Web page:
Climate Works, in turn, receives its funding from three American foundations, William and Flora Hewlett Foundation, David and Lucile Packard Foundation and the McKnight Foundation. These are the private charities set up thanks to the fortunes of the two families behind the Hewlett-Packard corporation and the 3M corporation respectively.
So while it's technically true that Greenpeace India receives no corporate money so far as is publicly declared, a large chunk of the monies they do receive come foreign institutional donors who themselves receive money from foundations many of whom get their vast resources from huge inherited corporate fortunes. It's more than a little ironic that Greenpeace India has a signature campaign against coal mining in forested areas while at the same time they're indirectly living, in part, off the proceeds of 3M, whose mining operations in the United States have also come under environmental scrutiny.
Pratap says he wasn't aware of 3M's activities and their connection to Climate Works via the McKnight Foundation.
More pertinent is to note that, far from being a conspiracy theory, it's self-evident to common sense that a large foreign donor pouring its own hard-earned resources into an Indian NGO is doing so to further its own agenda, not an Indian agenda, even if those agendas may overlap at some points. Pratap says that Greenpeace India sets its own "agenda" and isn't swayed by any possible agendas of its donors. Further, their board of directors, not donors, decides how monies are spent, he claimed. The more basic point is such influence between donor and recipient, if it does exist - whether of a foreign foundation funding an NGO or, say, an oil company funding an energy research institute - would be very difficult to establish.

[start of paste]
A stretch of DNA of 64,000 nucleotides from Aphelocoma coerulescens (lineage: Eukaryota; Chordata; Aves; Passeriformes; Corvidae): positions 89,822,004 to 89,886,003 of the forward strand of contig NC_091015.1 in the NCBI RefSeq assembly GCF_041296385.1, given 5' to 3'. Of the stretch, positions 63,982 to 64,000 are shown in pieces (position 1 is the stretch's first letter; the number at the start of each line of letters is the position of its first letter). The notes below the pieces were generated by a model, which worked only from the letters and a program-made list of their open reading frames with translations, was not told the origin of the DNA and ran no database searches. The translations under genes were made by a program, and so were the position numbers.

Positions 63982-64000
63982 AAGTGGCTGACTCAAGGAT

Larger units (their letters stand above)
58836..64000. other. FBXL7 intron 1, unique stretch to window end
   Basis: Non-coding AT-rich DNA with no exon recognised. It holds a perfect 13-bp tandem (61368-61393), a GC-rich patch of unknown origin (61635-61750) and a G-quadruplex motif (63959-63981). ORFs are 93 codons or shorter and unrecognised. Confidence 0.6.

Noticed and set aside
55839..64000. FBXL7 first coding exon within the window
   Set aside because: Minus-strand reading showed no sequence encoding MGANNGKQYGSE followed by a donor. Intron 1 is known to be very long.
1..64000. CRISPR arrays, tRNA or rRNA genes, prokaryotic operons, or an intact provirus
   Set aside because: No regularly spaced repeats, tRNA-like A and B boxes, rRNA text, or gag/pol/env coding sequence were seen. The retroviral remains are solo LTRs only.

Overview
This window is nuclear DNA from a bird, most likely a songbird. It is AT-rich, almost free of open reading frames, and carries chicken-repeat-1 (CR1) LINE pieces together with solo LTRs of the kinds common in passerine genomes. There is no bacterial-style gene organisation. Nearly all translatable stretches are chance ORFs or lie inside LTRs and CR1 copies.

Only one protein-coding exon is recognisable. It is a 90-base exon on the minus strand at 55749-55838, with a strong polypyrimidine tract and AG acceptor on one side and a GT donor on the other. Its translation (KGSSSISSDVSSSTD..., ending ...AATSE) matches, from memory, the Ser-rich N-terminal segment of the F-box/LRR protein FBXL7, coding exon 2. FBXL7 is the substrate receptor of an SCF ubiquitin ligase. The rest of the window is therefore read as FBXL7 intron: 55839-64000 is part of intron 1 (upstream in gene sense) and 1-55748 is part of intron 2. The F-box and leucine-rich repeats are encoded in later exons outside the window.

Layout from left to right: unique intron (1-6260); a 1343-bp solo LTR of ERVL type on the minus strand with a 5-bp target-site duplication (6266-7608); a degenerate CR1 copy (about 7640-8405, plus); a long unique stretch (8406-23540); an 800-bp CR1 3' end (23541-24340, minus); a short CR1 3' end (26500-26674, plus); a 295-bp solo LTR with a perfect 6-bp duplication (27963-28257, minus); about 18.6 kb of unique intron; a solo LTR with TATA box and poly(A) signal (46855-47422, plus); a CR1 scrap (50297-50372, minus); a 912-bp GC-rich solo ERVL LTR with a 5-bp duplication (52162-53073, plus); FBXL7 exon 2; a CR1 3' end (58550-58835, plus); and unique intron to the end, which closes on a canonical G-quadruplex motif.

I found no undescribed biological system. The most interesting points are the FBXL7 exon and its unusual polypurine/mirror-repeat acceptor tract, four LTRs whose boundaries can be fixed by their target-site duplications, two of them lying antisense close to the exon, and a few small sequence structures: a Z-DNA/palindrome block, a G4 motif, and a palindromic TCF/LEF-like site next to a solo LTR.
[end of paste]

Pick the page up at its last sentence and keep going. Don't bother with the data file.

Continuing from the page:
Any possible convergence of interests between donor and recipient would most likely be implicit, rather than explicitly laid out in publicly available deliberations. While denying any influence by any outside entity on Greenpeace India's activities, Pratap asked, why are people coming after us? Shouldn't they be probing the "vested interests" and motivations of corporates? He believes that the IB's allegations are politically motivated and intended to further a "corporate-driven agenda". But what are the agendas of foreign-funded NGOs and their large foreign donors in India?
As it happens, I once worked as a summer intern in Canada for a Canadian NGO whose parent organisation is now under scrutiny by Canadian tax authorities for allegedly using monies received from the US to pursue a domestic political agenda. In India, we need to start holding NGOs, especially those that receive large foreign contributions, to the same standards of accountability and transparency that they rightly insist governments and corporations must live by.
Such NGOs, if they wish to be seen as credible, should tell us why they accept money from the foreign donors they do, whether those funds are "tied" in how they're supposed to be used and exactly what expectations these foreign donors have of how the recipient will help further their own agenda in return for the monies they've given. Canadians have already begun asking who funds their NGOs and why. We in India had better start asking such questions quickly.